Science news: Feb 2013

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Bowel cancers reshuffle chromosomes to cheat treatment

Bowel cancer cells missing one of three genes can rapidly reshuffle their chromosomes, potentially rendering the tumours more resistant to treatment.
28 February 2013

Psychogenic diseases linked to abnormal brain activity

Scientists have found that individuals with psychogenic diseases (physical illnesses that stem from emotional or mental stresses) have brains that function differently to people with organic diseases.
25 February 2013

Injection-free vaccination

Injection-free vaccination technique could address global vaccine challenge for diseases such as HIV and malaria.
19 February 2013

Minimally invasive test provides best alternative to colonoscopy

A new minimally invasive test may offer the best alternative to colonoscopy to diagnose bowel cancer.
14 February 2013

Forming the ‘right’ type of neurons in the brain

The type of nerve cells formed in the brain and spinal cord are determined by levels of a signalling protein called Ascl1.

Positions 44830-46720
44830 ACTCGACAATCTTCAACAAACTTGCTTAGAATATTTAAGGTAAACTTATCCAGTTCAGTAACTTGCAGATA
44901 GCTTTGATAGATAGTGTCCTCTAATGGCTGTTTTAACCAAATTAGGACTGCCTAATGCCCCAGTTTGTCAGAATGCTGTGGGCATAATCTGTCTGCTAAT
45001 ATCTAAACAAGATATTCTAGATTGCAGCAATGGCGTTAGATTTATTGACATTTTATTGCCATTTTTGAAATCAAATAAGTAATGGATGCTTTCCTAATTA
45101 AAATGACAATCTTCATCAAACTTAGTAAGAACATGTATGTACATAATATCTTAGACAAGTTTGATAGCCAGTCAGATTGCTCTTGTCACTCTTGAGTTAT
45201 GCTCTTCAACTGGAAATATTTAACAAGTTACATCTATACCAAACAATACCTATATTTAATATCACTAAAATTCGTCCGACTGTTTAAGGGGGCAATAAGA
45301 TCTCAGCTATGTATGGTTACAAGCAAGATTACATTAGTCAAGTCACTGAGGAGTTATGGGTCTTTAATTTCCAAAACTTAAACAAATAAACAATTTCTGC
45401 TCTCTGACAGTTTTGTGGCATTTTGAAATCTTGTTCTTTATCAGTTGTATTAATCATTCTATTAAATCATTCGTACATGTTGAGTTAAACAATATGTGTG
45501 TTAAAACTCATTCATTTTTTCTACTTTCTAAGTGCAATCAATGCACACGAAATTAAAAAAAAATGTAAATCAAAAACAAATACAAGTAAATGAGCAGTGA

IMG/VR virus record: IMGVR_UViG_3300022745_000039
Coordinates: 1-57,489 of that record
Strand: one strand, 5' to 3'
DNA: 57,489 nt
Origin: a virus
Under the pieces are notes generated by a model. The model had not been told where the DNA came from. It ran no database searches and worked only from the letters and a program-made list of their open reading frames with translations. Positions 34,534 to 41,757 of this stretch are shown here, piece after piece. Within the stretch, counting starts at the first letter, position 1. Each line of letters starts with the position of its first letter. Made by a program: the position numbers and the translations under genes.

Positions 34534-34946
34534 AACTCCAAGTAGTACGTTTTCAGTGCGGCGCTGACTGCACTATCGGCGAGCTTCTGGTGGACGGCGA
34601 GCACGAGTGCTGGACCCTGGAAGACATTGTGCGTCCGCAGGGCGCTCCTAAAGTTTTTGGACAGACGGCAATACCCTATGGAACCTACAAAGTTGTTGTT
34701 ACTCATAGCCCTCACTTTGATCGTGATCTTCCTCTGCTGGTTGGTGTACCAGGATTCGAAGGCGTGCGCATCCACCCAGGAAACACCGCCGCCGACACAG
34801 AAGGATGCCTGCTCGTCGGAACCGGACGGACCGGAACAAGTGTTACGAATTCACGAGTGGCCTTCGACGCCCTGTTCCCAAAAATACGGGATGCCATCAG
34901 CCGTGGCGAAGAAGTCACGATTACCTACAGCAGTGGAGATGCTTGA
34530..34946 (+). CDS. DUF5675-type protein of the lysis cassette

14 February 2013

Genes for autism and schizophrenia only active in developing brains

Genes linked to autism and schizophrenia are switched on during brain development, according to a collaboration between Imperial, King's and Oxford.
11 February 2013

24 new genes for short-sightedness identified

A worldwide collaboration has found 24 new genes that cause short-sightedness.
10 February 2013

Novel treatment for common childhood viral infection

Scientists have found a new way to treat Respiratory Syncytial Virus (RSV) – a common disease that infects two thirds of babies in their first year.
04 February 2013